NEUROLOGIC ASSESSMENT & NEURODIAGNOSTICS
Even in this era of increasingly sophisticated neurodiagnostic testing, the assessment and diagnosis of a child with a possible neurologic disorder still hinges on a detailed history and examination. The standard pediatric history and physical examination are presented in Chapter 9. In particular, determining the temporal progression of the neurologic signs and symptoms (acute vs chronic, progressive vs static, episodic vs continuous) can direct the evaluation. Episodic events, such as headaches or seizures, warrant emphasis on the symptoms preceding, during, and succeeding the event. Spells can also be videotaped, allowing the examiner to obtain first-hand observation of important details that can clarify the diagnosis. Both acute and chronic neurologic symptoms may be associated with other organ system involvement, such as joint pain, changes in appetite or bowel/bladder habits, or a preceding viral illness, which can provide additional clues to the diagnosis. Birth history should include assessment of fetal movement and whether the infant was breech or vertex. A thorough past medical history and family history can illuminate risk factors for certain neurologic disorders. Social history should include school performance, preferred activities, and travel history.
A general physical examination is essential in any neurologic assessment. Growth parameters and head circumference should be charted (see Chapter 3). A developmental assessment, often with an appropriate screening tool, is fundamental for every neurologic evaluation of an infant or young child (see Chapter 3 for details of developmental landmarks and example screening tools). The specifics of the neurologic examination are determined by the age of the child and the ability to cooperate with the examination. Expected infant reflexes and other age-related examination findings are included in Chapter 2. The hallmark of neurologic diagnosis is localization—determining where within the nervous system the “lesion” is located. While not all childhood neurologic disorders are easily localized, the part of the nervous system involved—for example, central versus neuromuscular—can often guide further evaluation and diagnosis.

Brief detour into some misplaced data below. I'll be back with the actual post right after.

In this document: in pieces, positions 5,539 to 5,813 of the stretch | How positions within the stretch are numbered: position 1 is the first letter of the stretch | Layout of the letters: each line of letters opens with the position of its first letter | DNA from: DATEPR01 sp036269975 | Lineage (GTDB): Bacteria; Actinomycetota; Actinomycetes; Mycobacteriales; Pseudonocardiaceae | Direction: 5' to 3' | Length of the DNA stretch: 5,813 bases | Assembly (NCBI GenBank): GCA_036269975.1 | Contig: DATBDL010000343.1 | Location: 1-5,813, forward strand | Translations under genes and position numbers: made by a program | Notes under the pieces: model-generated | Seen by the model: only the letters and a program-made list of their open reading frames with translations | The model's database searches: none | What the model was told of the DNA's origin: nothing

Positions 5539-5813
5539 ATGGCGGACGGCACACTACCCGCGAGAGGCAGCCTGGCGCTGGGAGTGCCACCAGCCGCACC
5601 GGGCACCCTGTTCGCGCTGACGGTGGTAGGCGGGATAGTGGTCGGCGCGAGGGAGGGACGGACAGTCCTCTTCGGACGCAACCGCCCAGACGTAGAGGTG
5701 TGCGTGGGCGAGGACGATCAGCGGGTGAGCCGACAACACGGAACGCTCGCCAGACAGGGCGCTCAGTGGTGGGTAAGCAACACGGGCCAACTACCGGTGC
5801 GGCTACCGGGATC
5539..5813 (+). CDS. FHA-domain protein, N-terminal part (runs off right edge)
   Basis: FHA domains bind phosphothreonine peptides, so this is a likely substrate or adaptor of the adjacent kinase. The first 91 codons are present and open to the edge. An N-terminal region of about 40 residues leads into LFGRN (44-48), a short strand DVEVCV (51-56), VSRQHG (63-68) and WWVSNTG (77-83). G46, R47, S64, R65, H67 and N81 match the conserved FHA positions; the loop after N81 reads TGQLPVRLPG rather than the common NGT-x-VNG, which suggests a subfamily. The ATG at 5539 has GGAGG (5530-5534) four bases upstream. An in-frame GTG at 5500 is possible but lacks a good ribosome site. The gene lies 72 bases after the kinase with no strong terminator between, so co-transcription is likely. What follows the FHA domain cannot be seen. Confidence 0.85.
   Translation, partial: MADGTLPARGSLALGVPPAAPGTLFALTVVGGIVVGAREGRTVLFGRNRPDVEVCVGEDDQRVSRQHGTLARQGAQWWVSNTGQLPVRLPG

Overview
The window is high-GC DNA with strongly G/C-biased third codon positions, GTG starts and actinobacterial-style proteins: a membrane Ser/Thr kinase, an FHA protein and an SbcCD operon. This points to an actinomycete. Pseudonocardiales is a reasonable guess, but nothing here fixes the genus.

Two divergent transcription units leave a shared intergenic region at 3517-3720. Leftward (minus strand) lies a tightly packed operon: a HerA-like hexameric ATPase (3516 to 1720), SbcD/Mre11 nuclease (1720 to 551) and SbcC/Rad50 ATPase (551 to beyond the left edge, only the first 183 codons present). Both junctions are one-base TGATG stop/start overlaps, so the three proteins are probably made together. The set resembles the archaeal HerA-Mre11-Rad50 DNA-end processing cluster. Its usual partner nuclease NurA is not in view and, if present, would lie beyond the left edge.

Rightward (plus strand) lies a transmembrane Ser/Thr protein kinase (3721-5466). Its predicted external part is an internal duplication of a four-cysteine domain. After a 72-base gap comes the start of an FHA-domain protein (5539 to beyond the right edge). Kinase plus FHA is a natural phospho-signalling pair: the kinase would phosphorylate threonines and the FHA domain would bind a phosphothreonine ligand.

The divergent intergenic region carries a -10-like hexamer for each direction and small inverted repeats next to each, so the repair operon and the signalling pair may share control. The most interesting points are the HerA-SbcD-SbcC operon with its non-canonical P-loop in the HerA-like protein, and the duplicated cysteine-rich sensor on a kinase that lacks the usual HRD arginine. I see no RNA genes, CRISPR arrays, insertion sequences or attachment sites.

Table 25–1 outlines components of the neurologic examination—mental status, cranial nerves, motor (including tone, muscle bulk, and strength), reflexes, sensation, coordination, and gait. Much of the examination of the frightened or active child is, by necessity, observational, and the examiner must capitalize on moments of opportunity while maintaining a systematic approach to avoid overlooking a key component. Playing games engages a toddler or preschooler; activities such as throwing a ball, stacking blocks, hopping, jogging, counting, and drawing (circles, lines) can reduce anxiety and allow assessment of fine and gross motor coordination, balance, and handedness. In the older child, “casual” conversation can reveal both language and cognitive competence.
Table 25–1.Neurologic examination: toddler age and up.